Chakabva joins Australia’s Magpies

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IT’S a great time for cricket in Australia, and Regis Chakabva can’t wait to get amongst it.
The Zimbabwean international arrived in Mackay last week and had his first training session with his new club, Magpies, at the weekend.
Chakabva has represented Zimbabwe in all three forms of the game, and has arrived in Australia in time for the first round of the Mackay T20 season this weekend.
He said he was in good form after scoring 240 first- class runs in his last outing in his home country a few weeks ago, which saw him at the crease for over nine hours.
“That’s my highest first-class score to date, so it was pretty special,” he said.
“I would say I’m in good form, but cricket is cricket – you might come off 240 one day and get a duck the next.
“But I’m feeling pretty confident; it’s something that gives you a bit of confidence to get some runs.”
Chakabva, a wicket keeper and top-order batsman, said he hadn’t played a great deal of T20, but was anxious to get to the crease.
He wasn’t concerned about making the adjustment from Test cricket to the shorter form of the game.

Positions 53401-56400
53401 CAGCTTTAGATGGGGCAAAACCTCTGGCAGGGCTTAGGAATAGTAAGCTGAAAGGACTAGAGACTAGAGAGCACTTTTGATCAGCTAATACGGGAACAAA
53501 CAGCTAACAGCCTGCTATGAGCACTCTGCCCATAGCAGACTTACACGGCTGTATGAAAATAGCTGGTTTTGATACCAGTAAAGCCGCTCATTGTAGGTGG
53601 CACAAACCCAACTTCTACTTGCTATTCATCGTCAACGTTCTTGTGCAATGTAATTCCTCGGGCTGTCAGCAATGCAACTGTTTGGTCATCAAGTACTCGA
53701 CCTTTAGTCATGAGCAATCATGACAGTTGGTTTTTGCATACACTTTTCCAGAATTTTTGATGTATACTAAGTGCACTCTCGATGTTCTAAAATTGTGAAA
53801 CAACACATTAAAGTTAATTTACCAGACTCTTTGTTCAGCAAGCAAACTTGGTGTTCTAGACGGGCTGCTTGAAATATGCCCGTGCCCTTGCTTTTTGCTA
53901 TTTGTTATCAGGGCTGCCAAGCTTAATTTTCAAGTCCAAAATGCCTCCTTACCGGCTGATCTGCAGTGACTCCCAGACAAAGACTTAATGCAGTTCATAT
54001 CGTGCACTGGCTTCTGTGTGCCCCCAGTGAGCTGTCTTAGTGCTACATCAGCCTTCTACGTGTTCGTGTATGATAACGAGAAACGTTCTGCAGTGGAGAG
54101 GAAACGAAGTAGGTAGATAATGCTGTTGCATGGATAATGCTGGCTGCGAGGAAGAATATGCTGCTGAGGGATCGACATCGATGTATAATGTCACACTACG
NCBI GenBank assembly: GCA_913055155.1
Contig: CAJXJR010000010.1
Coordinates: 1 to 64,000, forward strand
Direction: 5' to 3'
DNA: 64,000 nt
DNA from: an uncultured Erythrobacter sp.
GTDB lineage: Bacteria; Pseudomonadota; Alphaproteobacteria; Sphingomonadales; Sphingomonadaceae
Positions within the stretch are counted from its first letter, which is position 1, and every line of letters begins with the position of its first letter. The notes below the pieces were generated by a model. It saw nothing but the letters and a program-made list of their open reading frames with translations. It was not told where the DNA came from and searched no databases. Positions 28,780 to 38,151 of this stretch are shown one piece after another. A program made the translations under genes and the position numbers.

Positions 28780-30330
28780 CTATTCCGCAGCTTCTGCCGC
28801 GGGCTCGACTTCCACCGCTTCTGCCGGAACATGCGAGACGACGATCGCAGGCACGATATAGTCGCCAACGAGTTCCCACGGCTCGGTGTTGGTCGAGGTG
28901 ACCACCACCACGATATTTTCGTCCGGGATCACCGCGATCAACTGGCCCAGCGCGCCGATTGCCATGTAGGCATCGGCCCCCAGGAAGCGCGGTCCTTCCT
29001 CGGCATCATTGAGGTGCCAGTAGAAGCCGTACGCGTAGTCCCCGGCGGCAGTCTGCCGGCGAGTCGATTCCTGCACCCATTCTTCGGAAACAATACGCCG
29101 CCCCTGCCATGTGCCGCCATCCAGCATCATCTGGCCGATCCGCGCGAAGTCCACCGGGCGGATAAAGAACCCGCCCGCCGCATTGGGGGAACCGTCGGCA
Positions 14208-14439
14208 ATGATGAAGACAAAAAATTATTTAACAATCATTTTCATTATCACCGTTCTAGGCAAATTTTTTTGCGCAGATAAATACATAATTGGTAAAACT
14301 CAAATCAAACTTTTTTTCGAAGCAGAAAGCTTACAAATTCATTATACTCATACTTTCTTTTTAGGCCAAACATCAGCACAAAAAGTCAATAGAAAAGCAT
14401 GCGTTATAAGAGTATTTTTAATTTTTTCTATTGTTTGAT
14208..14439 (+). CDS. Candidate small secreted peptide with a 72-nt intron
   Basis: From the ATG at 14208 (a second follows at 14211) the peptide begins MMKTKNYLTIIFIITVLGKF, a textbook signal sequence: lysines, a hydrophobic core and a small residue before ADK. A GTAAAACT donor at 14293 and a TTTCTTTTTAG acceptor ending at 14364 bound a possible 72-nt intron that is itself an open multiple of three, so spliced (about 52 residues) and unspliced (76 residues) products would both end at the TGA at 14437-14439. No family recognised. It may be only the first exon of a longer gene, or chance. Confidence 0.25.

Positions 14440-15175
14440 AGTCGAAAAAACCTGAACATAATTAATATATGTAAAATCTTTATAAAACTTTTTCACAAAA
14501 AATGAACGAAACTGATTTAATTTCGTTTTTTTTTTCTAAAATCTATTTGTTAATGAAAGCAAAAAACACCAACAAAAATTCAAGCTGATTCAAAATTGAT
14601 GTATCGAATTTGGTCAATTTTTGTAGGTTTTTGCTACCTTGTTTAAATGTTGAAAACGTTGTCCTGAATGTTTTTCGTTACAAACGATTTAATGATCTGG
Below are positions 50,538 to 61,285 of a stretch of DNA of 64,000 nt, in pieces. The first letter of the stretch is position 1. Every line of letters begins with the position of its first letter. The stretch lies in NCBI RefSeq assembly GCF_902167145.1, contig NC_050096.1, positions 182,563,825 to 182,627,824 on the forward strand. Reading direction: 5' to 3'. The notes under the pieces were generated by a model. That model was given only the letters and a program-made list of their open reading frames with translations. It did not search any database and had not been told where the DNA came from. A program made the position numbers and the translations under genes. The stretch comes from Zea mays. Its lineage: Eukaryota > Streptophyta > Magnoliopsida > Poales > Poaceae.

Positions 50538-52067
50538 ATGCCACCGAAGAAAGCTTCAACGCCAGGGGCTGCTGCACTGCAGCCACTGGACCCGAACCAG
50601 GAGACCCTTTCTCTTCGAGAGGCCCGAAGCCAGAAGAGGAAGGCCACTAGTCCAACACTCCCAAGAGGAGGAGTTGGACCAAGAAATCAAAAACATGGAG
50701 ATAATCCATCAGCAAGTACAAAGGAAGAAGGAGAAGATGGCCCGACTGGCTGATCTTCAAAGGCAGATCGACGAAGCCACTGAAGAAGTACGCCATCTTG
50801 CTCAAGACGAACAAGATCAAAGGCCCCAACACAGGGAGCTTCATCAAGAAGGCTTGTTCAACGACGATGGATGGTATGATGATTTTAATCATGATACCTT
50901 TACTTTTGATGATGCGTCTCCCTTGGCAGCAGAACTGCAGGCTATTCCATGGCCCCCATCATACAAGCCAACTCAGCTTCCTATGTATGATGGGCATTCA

“It’s obviously exciting,” he said. “It’s totally opposite to Test cricket, not in terms of excitement, but just in terms of the dynamic of the game.
“It will be good to free the arms a bit after coming off four-day cricket now; it’s a bit of a change, but it shouldn’t be too difficult a test.
“I like the cut shot, freeing my arms on the off side a little bit, so that’s one of my favourite shots in T20.”
Chakabva first travelled to Australia for a national team camp in 2008, and said he had been hanging out for an opportunity to return.
He said he was attracted to the strong cricket culture in Australia, and was keen to learn from the experience, but said progressing to a higher level of cricket in Australia was out of the question for the time being.
“Not at the moment; I’m still looking forward to playing more international cricket for Zimbabwe,” he said.
“But I’m looking at it for my own development. I don’t think, at whatever stage you play, you stop learning.
“The responsibilities that I have here are probably the biggest learning points for me.
“I realise being an overseas player you’re expected to perform, so that’s a challenge which I’m looking forward to taking on.”Advertisement